Adirondack Blue potatoes.

Its companion, the Adirondack Red, has swirled pink flesh and moist texture that’s great for potato salad—but truly shines when roasted with spices and a drizzle of oil.

Top: Everest Seedless grapes. All photos provided.

Published May 22, 2023


  1. Trace Adkins, Class of 1982

    What hasn’t Cornell done?! And things that benefit the world!

  2. Jona Gold, Class of 1900

    Yeah, take that Harvard Economists, whose ill-laid plans gets us into a recession, while taking a break with a Jonagold!

  3. Elizabeth D Lynch, Class of 1990

    It would be so cool if Cornell offered a sampler seed packet or a way to grow some of their creations. I would buy them!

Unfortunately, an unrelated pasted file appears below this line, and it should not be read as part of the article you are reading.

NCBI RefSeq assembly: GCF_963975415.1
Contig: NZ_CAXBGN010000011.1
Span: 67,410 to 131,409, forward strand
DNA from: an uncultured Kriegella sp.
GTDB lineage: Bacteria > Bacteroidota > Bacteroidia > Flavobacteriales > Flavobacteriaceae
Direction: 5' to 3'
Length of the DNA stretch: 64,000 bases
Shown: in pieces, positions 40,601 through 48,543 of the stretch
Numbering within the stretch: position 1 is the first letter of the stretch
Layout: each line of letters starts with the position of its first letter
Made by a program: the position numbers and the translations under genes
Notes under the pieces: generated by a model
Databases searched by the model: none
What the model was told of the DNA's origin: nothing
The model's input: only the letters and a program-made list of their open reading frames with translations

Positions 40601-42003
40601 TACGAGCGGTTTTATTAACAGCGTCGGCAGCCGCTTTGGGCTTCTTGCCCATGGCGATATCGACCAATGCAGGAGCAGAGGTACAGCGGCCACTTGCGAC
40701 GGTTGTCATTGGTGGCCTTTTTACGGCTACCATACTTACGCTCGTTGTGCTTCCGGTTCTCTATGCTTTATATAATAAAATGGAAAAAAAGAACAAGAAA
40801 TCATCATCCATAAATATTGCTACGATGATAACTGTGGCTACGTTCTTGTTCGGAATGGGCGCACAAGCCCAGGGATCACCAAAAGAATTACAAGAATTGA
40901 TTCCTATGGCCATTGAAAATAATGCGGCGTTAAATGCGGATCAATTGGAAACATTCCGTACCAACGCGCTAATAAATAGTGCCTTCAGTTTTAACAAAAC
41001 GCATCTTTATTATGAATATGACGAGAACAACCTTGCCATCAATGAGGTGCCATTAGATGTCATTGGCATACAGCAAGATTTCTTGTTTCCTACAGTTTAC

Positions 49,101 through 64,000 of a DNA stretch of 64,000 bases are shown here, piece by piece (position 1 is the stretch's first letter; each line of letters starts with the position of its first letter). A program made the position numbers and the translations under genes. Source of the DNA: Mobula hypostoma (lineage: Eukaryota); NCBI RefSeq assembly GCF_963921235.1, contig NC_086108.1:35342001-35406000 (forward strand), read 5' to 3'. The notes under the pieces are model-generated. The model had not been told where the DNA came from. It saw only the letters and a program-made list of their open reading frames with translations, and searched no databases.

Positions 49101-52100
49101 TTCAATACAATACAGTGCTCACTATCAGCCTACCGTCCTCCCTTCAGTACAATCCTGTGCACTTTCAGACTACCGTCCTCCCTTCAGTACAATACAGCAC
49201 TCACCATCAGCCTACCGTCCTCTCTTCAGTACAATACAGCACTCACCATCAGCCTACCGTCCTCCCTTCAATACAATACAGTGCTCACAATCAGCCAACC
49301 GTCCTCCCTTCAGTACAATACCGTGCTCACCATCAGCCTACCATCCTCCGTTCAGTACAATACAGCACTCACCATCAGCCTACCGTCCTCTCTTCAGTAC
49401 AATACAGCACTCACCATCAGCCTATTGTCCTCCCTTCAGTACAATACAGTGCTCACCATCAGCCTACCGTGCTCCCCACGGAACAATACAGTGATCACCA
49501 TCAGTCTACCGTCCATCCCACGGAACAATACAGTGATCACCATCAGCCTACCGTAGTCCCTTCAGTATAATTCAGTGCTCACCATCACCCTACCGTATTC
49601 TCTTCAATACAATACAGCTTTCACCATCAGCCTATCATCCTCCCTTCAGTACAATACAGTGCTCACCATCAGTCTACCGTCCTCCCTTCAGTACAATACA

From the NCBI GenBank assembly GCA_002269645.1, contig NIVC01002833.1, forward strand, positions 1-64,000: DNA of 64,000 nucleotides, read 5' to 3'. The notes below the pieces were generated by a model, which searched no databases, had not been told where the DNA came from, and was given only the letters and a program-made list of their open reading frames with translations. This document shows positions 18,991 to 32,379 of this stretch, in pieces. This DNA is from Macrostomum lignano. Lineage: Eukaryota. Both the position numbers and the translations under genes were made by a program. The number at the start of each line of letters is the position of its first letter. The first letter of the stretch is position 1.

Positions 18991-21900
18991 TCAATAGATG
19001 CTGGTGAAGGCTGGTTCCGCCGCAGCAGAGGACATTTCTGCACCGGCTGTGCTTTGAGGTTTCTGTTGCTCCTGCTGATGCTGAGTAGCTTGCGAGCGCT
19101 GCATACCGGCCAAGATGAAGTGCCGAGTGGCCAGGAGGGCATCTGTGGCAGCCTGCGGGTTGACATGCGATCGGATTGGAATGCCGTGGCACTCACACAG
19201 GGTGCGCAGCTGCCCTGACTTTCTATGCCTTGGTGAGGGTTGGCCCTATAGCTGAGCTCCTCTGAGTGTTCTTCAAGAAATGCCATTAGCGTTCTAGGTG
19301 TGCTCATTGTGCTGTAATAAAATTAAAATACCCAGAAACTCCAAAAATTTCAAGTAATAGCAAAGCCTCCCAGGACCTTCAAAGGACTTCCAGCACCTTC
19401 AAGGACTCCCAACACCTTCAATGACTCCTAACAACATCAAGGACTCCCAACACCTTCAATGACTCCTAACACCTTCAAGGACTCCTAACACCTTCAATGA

4. Linda Burton

    We are proud of these wonderful varieties, especially Ruby Frost and Snapdragon apples! They are always in our refrigerator as long as they are available in our grocery store. Please advise us how we might purchase the strawberries, raspberries, and plums. Now, if you could only produce a tasty, late blight resistant tomato that actually has that old-fashioned tomato taste and yields well! Cornell breeds for late blight resistance, but the tomatoes have mediocre flavor.

  5. Ginny Sieben, Class of 1994

    Hmmmm…. What about the orange/yellow cauliflower, which DNA David Garvin isolated in the 1990s? Keep up the great work all you university scientists!

  6. Ron Laby, Class of 1997

    In the cherry section is cornelian “cherry”, a type of dogwood, being confused with the stone fruit (or am I the confused one 😀)?